Craft Fair: Funeral & Burial Practices


One of the areas our class spent time considering and researching was Anglo-Saxon burial practices. Due to the prevalence of cemeteries in the archaeological record, this is easier than researching clothing for example which tends to disintegrate while in the ground, but it is not without its own issues. The main challenge in understanding burials is deciphering why certain decisions were made. Without a well-maintained written record, archaeologists must infer based on objects that did not decay, such as those made of metal, and what texts have survived such as riddles and epic poems such as Beowulf.

Our group decided to explore burial practices through making by re-creating the burial process of grave 28 at the Little Eriswell cemetery in Suffolk, England. This consisted of making the grave goods and reenacting the procession and burial process at the craft fair. We were limited, however, by our own skills and experience, as well as time and access to appropriate materials. In order to assemble an exhibit that satisfied our desire to correspond with the materials but still echo an Anglo-Saxon grave, we limited the number of artifacts and substituted some of the metal objects for ones made of wood or clay. 

We procured many of our items from the costume department, including glass beads, the bases for our brooches, and a pillowcase to form a bag. We made the brooches, wrist clasps, belt buckle, and “ivory” ring from clay, and Elise made wooden replicas of the girdle hangers that well-to-do Anglo-Saxon women wore on their belts. The textile group made a peplos-style dress for our “body” (a borrowed plastic skeleton) to wear in the grave.


Grave Goods:


Brooches were worn by many Anglo-Saxon women: one on each shoulder and sometimes one in the center of the chest with beads strung between them. There were different types of brooches, some of which would have indicated higher status than others. There were also regional styles of brooches that could indicate where people were from or whether they had traveled in their lifetime. Some even display influences from cultures outside England itself, indicating contact with continental societies.

We suffered a slight complication in the display of our brooches which stemmed from a misreading of the architectural report from the Eriswell cemetery. The brooch pictured above is a square headed brooch and would usually be placed in the center of the dress. We instead placed a model of a bronze rivet in the center of the chest with a square headed brooch at each shoulder. In there Eriswell grave, two cruciform brooches would have adorned the shoulders of the dress, keeping the peplos on the body. See Gale R. Owen-Crocker’s “Dress in Anglo-Saxon England” for further readings on brooches and their ritual significance.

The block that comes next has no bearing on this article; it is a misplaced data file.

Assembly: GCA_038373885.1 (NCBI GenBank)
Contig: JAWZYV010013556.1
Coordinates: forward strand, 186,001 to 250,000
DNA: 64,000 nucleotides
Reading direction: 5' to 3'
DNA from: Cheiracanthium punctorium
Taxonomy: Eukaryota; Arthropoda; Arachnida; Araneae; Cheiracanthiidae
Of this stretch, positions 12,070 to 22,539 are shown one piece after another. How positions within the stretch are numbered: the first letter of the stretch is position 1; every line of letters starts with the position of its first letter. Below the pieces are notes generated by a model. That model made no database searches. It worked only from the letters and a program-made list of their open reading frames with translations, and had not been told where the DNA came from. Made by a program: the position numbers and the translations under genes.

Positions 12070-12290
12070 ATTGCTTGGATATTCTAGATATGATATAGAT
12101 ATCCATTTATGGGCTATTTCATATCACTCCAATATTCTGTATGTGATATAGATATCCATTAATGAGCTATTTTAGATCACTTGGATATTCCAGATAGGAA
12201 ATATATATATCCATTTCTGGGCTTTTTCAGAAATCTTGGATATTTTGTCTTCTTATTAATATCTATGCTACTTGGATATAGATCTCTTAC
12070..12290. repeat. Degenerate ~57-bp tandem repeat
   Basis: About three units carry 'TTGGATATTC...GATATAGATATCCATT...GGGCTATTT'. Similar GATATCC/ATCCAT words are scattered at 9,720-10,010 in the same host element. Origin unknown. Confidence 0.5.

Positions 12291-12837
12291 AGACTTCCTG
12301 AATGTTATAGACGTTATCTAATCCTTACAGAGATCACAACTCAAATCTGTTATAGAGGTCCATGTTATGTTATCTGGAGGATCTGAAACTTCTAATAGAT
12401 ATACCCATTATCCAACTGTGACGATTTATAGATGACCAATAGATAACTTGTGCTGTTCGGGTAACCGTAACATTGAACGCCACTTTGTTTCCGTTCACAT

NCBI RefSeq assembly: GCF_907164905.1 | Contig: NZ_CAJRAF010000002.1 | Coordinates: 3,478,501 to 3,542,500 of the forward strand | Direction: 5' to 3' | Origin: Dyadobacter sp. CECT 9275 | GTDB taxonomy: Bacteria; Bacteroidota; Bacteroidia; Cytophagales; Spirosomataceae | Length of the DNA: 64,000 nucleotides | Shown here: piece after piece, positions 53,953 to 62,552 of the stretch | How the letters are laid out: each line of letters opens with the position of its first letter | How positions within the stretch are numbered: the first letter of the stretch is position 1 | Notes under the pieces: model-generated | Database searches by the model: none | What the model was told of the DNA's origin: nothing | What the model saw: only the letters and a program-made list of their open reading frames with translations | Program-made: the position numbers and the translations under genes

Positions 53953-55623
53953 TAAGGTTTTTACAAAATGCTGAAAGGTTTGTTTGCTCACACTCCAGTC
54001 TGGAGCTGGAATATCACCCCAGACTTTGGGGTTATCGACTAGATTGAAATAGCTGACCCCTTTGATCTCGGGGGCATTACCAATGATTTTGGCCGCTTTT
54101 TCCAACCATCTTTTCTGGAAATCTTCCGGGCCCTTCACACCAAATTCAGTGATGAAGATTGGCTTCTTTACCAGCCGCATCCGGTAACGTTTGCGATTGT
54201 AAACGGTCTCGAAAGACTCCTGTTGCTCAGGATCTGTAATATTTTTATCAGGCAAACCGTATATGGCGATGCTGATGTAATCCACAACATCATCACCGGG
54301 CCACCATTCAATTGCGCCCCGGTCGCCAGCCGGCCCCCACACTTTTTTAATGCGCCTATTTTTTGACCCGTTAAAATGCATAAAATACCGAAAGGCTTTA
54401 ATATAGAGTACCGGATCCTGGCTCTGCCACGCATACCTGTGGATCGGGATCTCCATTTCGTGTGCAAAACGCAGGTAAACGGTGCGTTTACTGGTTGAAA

More information on brooches can be found here or here


The girdle-hangers were metal key-shaped items discovered hanging from the belts of a few different buried Anglo-Saxon women across Early Medieval England, and likely indicated that they were of high-status. The significance of they girdle-hangers is that they either resembled keys or had keys hanging from them, and symbolized the individual as the ‘keeper of the household’ because they held the keys.

More information on girdle hangers can be found here


Wrist clasps are small rectangular pieces used to hold together the sleeves of women’s dress. They would have been symbols of status due to the specific skills required to cast them. Ours were made of clay like many of the other representations rather than their original bronze. Due to the need to make inferences about what the dress would have looked like, we are unsure if these clasps were functional parts of a long sleeved dress or merely decorative adornments to a cylindrical gown

More information on wrist clasps can be found here 

Belt Buckle:

The peplos garment would have been belted and the belt buckle would have held the belt together. Though they were often made of bronze, fancier belt buckles made from other materials such as silver indicated that some women were of wealthier means.


Most women wore beaded necklaces as accessories, though finer pieces were probably worn by wealthier women. They often became heirlooms, passed down for several generations from mother to daughter (or daughter-in-law), and as a result archaeologists have found necklaces in graves that were already decades old when they were buried.


In addition to girdle hangers and other items that hung from the belt, women carried bags made of cloth with a sturdy ring to shape the opening. The ring in the Eriswell grave that we copied was made of ivory, but our recreation was made of unfired clay.